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The Beauty of Passover (Pesach)

The Beauty of Passover (Pesach)

A Time to Rejoice
Spring is the most colorful time of year, a time when flowers bloom and animals come out of hibernation. Spring is symbolic of new beginnings, new life and growth, so it’s very fitting that it’s also host to several very beautiful and spiritual holidays.

Typically sharing the same month as Easter, another equally religious festivity deserves recognition. Passover (or Pesach) is a major Jewish holiday that celebrates one of the most famous stories of the Hebrew Bible and Christian Old Testament, Exodus, the emancipation of the Israelites from slavery in ancient Egypt.

The Story of Exodus
Over 3,000 years ago, the Pharaoh of Egypt refused to let the Israelite slaves free in spite of Moses bearing threats of God’s wrath. Moses told Pharaoh that if he refused to release the slaves, God would bring 10 devastating plagues throughout the land as punishment until he complied. Pharaoh refused to be commanded by any higher power, and denied Moses’s request. As promised, God brought 9 horrible plagues; turning the Nile river into blood, turning dust into gnats and bringing swarms of locusts that cover Egypt in darkness. Before each plague, Moses returns to the Pharaoh and demands the Israelits’ release.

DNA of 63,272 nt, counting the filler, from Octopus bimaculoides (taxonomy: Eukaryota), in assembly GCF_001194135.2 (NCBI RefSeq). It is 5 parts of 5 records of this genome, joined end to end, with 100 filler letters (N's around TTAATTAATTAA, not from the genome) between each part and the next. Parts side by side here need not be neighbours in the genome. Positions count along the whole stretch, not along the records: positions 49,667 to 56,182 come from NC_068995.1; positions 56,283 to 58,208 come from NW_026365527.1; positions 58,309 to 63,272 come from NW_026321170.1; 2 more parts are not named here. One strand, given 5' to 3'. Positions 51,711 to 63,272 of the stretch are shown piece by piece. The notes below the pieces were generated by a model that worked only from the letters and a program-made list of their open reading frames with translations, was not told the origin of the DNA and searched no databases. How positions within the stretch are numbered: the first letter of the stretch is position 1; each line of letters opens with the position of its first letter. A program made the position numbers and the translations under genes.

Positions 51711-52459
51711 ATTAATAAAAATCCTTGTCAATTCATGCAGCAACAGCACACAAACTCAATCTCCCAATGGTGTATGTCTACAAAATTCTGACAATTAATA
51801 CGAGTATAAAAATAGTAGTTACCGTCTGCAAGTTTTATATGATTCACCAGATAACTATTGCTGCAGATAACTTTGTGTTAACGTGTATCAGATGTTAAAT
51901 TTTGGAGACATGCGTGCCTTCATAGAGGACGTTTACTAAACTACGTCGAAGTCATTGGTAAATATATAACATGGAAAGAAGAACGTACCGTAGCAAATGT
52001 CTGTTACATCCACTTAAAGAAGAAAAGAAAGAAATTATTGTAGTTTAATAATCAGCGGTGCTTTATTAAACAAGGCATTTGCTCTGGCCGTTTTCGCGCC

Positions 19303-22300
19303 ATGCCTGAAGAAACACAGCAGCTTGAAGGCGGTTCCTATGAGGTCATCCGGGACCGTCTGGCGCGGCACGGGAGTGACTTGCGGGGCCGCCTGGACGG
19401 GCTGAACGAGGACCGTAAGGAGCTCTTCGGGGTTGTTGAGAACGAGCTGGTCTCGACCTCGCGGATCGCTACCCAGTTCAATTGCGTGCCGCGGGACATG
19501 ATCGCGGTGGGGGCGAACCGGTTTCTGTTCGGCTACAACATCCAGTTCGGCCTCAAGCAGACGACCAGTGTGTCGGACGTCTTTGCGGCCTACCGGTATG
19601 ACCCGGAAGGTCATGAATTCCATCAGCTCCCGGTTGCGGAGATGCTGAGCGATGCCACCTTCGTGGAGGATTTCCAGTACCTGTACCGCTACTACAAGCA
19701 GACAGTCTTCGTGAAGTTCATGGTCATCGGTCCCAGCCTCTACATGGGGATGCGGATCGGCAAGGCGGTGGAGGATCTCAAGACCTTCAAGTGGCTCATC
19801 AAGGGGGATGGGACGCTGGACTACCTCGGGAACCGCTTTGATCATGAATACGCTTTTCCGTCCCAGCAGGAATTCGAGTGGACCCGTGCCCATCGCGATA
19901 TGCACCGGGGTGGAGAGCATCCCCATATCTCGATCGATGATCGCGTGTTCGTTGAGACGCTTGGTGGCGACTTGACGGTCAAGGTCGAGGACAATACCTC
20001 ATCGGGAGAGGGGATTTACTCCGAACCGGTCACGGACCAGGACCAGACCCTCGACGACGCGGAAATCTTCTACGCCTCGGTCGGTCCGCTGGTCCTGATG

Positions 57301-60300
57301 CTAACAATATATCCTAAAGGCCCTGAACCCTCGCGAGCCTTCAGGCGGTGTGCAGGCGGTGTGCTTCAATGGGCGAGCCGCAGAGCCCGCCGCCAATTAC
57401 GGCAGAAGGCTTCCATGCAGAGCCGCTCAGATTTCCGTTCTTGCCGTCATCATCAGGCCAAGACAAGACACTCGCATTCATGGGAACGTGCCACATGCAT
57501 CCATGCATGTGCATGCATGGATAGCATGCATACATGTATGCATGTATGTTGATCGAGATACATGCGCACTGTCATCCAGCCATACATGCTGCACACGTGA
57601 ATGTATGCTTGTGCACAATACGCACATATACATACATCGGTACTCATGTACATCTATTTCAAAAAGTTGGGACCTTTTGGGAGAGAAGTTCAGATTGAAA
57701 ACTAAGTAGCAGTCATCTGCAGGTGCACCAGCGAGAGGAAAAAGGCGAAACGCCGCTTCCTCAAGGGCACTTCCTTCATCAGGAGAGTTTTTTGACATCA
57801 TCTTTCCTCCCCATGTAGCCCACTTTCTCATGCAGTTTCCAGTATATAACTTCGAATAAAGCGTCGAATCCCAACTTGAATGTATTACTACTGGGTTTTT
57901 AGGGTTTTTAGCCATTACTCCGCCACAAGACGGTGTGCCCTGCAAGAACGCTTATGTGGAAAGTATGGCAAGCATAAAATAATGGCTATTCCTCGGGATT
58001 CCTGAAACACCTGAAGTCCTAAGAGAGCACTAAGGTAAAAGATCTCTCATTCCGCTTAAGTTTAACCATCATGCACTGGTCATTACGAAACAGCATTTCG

Passover is a recounting of the final plague of Exodus, the last act of God which brought freedom to the Hebrew people.

For the final plague, God told Moses to alert the Israelites to sacrifice a small, perfect lamb and use its blood to paint above the doors of their homes. For whoever did this, they would be safe from the angel of death that God would soon unleash on Egypt. At midnight, the angel of death swept throughout Egypt, killing the oldest son of every family and bringing devastation to almost every Egyptian home.

This was the Pharaoh’s last straw and the Hebrew people were then released and run out of Egypt; about 600,000 men along with women and their children, and God led them to Canaan in a pillar of cloud by day and a pillar of fire by night.

The name passover comes from the angel of death passing over hebrew homes on the night of the last plague. In honor of this act of God, a seder is held and celebrations are had over the course of up to 8 days.

Passover is a time to rejoice in the freedom of ancestors in the Jewish religion and to practice gratitude for God leading the Children of Israel from slavery over 3000 years ago.